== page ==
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Recommendations on test groupings with JUnit?
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Posted By:   Joseph_Hobbs
Posted On:   Monday, February 4, 2008 10:47 AM

Does anyone have any recommendations on how they arrange/group their jUnit tests? Should there be one large 'test' for each method, one small 'test' for each method possibility, etc? So, as an example... Assume the following method: int ReportManager.createReport(Report report) In this case, I'd want to test for the following: Does it throw an exception if report == null ? Does it throw an exception if report == empty ? Does it throw an exception if report is duplicate? Does it return valid ID if successful? So given those 4 possibilities, how would you do it? Would you create a single test method (testCr   More>>

Does anyone have any recommendations on how they arrange/group their jUnit tests? Should there be one large 'test' for each method, one small 'test' for each method possibility, etc?



So, as an example... Assume the following method:



			
int ReportManager.createReport(Report report)


In this case, I'd want to test for the following:




  • Does it throw an exception if report == null ?

  • Does it throw an exception if report == empty ?

  • Does it throw an exception if report is duplicate?

  • Does it return valid ID if successful?



So given those 4 possibilities, how would you do it? Would you create a single test method (testCreateReport) that tests all 4? Or would you create four separate test methods (testCreateReportNull, testCreateReportEmpty, testCreateReportDuplicate, TestCreateReportSuccess)?



Thanks!

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Re: Recommendations on test groupings with JUnit?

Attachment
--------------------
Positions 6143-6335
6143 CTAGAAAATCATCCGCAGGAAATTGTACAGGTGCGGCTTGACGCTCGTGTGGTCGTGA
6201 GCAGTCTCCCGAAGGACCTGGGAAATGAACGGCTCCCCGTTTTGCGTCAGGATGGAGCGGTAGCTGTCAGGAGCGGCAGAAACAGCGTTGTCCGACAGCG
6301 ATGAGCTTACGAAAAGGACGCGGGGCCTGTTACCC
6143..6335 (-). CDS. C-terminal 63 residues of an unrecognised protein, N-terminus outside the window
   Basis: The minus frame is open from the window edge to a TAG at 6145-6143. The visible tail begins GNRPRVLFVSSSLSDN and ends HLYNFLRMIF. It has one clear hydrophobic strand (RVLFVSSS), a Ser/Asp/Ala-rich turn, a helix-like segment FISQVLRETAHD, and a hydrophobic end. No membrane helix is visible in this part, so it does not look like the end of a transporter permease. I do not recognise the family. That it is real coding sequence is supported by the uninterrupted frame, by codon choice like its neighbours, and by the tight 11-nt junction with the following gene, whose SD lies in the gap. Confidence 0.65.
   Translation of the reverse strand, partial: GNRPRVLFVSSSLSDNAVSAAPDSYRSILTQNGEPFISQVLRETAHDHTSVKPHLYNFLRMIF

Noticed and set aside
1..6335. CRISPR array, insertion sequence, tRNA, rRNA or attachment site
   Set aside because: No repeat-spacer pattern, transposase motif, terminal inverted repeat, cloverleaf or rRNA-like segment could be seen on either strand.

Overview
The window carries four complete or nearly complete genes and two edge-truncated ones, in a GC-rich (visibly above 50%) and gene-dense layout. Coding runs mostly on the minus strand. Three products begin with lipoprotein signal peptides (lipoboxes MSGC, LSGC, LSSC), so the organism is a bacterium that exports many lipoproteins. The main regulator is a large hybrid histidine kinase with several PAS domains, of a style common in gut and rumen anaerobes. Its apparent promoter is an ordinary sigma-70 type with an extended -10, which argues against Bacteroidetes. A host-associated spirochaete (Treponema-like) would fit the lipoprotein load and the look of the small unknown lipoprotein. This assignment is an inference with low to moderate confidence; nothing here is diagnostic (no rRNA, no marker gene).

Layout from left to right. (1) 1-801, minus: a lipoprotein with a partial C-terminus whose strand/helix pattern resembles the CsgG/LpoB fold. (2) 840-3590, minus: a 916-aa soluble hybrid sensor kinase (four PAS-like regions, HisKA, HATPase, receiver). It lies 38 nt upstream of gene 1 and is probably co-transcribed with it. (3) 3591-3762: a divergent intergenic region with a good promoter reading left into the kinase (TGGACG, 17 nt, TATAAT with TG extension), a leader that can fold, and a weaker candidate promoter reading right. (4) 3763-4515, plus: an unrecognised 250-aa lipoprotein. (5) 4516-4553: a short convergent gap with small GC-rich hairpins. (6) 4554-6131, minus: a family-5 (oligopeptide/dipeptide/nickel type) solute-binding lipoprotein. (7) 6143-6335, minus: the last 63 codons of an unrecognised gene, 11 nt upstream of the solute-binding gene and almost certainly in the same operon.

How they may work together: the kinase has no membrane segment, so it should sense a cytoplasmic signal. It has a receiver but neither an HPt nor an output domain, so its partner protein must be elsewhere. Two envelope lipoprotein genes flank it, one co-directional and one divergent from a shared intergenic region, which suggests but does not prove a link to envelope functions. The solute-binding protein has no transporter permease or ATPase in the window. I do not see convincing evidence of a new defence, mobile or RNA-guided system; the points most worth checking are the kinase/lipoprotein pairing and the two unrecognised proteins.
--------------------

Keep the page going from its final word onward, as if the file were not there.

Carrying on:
Posted By:   Robert_Lybarger  
Posted On:   Monday, February 4, 2008 08:05 PM

Separate methods for each specific case in question. Actually, the slightly more formal way the devs at my workplace do things is to first carefully define all the input requirements for the function/method under consideration, starting with the easy things (null) and going down into the stuff that takes longer to validate. With this list of requirements agreed upon and documented, the unit test includes at least one "negative" unit test to be sure that a violation of each requirement, on its own, generates the proper error response (return type, exception, whatever). The requirements are mainly just an enumeration in a version-controlled file somewhere like:

  1. The input string argument shall not be null.

  2. The input string argument shall not be the empty string.

  3. The input string must successfully parse to a date using the "MMddyyyy" format.

  4. ...etc...


This would have three (or etc...) methods for the negative conditions, and at least one more to test the positive condition -- that is, to make sure the success condition works. As the requirements are updated, the corresponding unit tests are also updated, and the fall-out of the code change on other unit tests -- hopefully none -- is analyzed at the next build cycle.
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